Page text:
I think it would be fair to say that the revealing of the timpano in Big Night is pretty much the culinary money shot of the movie. A pie loaded with pasta, cheese, two sauces and a geansaĆ­ load of meat is certainly not for the faint of heart, or indeed anyone with a heart condition. But for everyone else, it makes for one heckuva tasty ass delight.

Last week when we screened Big Night, we presented our own timpano on the stage of  The Sugar Club at the end of the movie. Giving the first slice to mama mia/me auld wan, was a cool buzz. Sharing the rest with everyone who came along to see the movie was even better. Watching everyone bumrush the stage when we said it was free was kinda scary, a bit like a Zombie march if I'm honest. But at least I knew they wanted our food and not our brains...

As there is a fair amount of prep involved, it's actually quite time consuming, but it would be unjust to say that it's hard to make. You will need to get an enamel pot to cook it in, at least 14 inches in diameter. And Luca came up with a great idea - put a pyrex dish underneath it so that the heat doesn't go too hard directly onto the bottom. It worked for us as we had to use the pizza oven in the club and were afraid that the base stone would get too hot.

I would recommend cooking all the meats the night before, especially the meat ragu as it's always better the day after. Enjoy!



1 pound large round steak, cut into cubes
2 jars of passata
Half a bulb of garlic, finely chopped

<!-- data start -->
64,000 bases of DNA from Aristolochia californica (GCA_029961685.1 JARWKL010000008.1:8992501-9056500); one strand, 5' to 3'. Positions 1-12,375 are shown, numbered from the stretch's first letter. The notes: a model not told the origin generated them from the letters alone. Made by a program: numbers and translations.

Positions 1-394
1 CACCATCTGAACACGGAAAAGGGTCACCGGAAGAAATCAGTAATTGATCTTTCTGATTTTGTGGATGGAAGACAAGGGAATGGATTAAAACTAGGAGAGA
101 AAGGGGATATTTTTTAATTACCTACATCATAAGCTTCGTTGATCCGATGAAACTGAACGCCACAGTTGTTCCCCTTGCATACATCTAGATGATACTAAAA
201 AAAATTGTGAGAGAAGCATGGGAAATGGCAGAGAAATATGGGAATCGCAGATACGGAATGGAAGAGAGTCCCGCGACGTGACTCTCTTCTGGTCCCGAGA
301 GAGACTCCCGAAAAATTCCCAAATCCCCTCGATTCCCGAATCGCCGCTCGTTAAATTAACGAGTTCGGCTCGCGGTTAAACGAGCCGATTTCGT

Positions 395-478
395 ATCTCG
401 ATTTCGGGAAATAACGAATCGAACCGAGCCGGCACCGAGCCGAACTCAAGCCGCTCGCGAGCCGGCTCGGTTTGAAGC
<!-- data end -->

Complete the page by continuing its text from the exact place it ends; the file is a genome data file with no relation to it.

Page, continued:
1 small onion, finely chopped
2 tablespoons of oregano
1/2 tablespoon of freshly ground black pepper
1 litre of good beef stock
1 tablespoon of sugar
1 glass of simple red wine
2 tablespoons of olive oil


Heat 1 tablespoon of olive oil in a pot and brown the meat. Remove with slotted spoon and put aside. Heat remaining olive oil and lightly cook the onion, then the garlic. Then drop in the passata and fry it up a little for about a minute or so. Put everything else in (including the beef), bring it to the boil and then drop it down to a simmer. Let it cook for at least 3 hours, stirring occasionally so it won't stick.

While that's cooking you can sort out the sausage and the meatballs....


2 packs of Hick's Italian Sausages
1 pound of pork mince
1 pound of beef mince
2 tablespoons of breadcrumbs
1 egg
2 tablespoons of olive oil
1 heaped tablespoon of hot chilli powder (this is optional but I liked it spicy as it counteracted everything else)
1 tablespoon of dried basil
Half a bulb of garlic, chopped and lightly fried
2 teaspoons of salt